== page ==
5 Core Principles of Video Surveillance

Posted by Renae Landis on May 27, 2020 7:00:00 PM

What you need to know when designing a video surveillance system

by Thomas Klecka, Senior Sales Engineer


When designing, refreshing, or upgrading a video surveillance system, five core principles should be considered before deployment. These key points will help ensure that the video surveillance solution will meet everyone's needs without compromising network infrastructure.

  • Identify all stakeholders for the project and areas for improvement or have the highest need for cameras.
  • Develop a video retention policy for investigative or evidentiary purposes.
  • Ensure the system being deployed is scalable and has an open architecture.
  • Make sure that the deployed system does not expose your network potential cyber threat vectors.

1. Identification

Identify your key stakeholders by examining who will maintain, update, and regularly access the system in order to distribute permissions appropriately. For example, restricting access to live and recorded video, moving a pan-tilt-zoom (PTZ) camera, recording audio, downloading and saving video, or making changes to the system are tasks you will want to cover with day-to-day users.

A video surveillance system has many components to it, and most require periodic updates for both security and functionality. Knowing who will maintain the system will allow for feedback on what they need to do their jobs properly. This team will generally cover things like camera firmware deployment, VMS update schedules, and which OS will be used to deploy the VMS. In some environments, a combination of IT staff and building maintenance or security will be responsible for keeping the system running.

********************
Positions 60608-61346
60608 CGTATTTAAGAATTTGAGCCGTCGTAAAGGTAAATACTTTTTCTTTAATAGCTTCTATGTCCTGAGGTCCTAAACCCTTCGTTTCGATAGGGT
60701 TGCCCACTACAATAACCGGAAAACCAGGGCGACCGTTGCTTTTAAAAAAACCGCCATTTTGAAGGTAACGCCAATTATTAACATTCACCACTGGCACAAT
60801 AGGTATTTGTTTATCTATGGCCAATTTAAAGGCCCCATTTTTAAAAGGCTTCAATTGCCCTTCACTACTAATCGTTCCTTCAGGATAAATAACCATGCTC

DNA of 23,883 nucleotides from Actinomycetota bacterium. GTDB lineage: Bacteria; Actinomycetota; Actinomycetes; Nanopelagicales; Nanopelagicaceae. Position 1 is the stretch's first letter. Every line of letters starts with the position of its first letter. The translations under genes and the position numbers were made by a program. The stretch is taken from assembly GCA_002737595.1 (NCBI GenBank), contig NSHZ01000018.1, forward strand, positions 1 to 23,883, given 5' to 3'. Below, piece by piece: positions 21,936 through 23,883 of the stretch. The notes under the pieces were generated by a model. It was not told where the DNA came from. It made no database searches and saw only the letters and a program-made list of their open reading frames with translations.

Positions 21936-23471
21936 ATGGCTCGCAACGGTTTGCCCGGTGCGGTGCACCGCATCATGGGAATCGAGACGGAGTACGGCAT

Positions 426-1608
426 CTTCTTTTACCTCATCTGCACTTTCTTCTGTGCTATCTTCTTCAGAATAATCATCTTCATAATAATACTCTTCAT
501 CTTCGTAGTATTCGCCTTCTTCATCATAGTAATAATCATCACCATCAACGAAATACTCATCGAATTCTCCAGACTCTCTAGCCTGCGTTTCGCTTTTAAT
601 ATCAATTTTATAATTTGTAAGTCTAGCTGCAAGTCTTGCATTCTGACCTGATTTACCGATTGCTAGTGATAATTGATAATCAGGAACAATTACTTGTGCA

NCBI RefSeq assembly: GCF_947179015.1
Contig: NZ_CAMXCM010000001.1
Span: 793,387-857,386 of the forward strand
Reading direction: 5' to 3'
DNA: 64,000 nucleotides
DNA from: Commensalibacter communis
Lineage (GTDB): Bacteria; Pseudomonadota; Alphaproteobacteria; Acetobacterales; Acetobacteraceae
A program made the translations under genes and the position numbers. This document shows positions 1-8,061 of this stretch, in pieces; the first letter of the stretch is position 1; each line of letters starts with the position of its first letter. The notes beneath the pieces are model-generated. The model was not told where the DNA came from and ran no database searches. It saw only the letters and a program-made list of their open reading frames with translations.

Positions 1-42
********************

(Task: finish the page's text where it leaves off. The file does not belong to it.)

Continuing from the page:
Once the stakeholders have been identified, work with the daily users to ascertain the most significant coverage areas (e.g., blind spots that guards or physical security personnel or high congestion areas).

When deciding on camera placement, discuss how the footage from the area will be used:

  • Is it essential to identify a person specifically, or is a general view appropriate for this spot?
  • Will video or images of people need to pass through facial recognition software?
  • If capturing vehicles, will there be a need for license plate recognition?

When dealing with object character recognition (OCR), there are several factors that images must meet for the OCR software; understanding those requirements before camera deployment will ensure the correct camera is going in the proper place before installation even begins.

The surveillance system should be designed around the idea of helping supplement your security presence and allow the physical guards to respond to incidents quickly while increasing their visibility.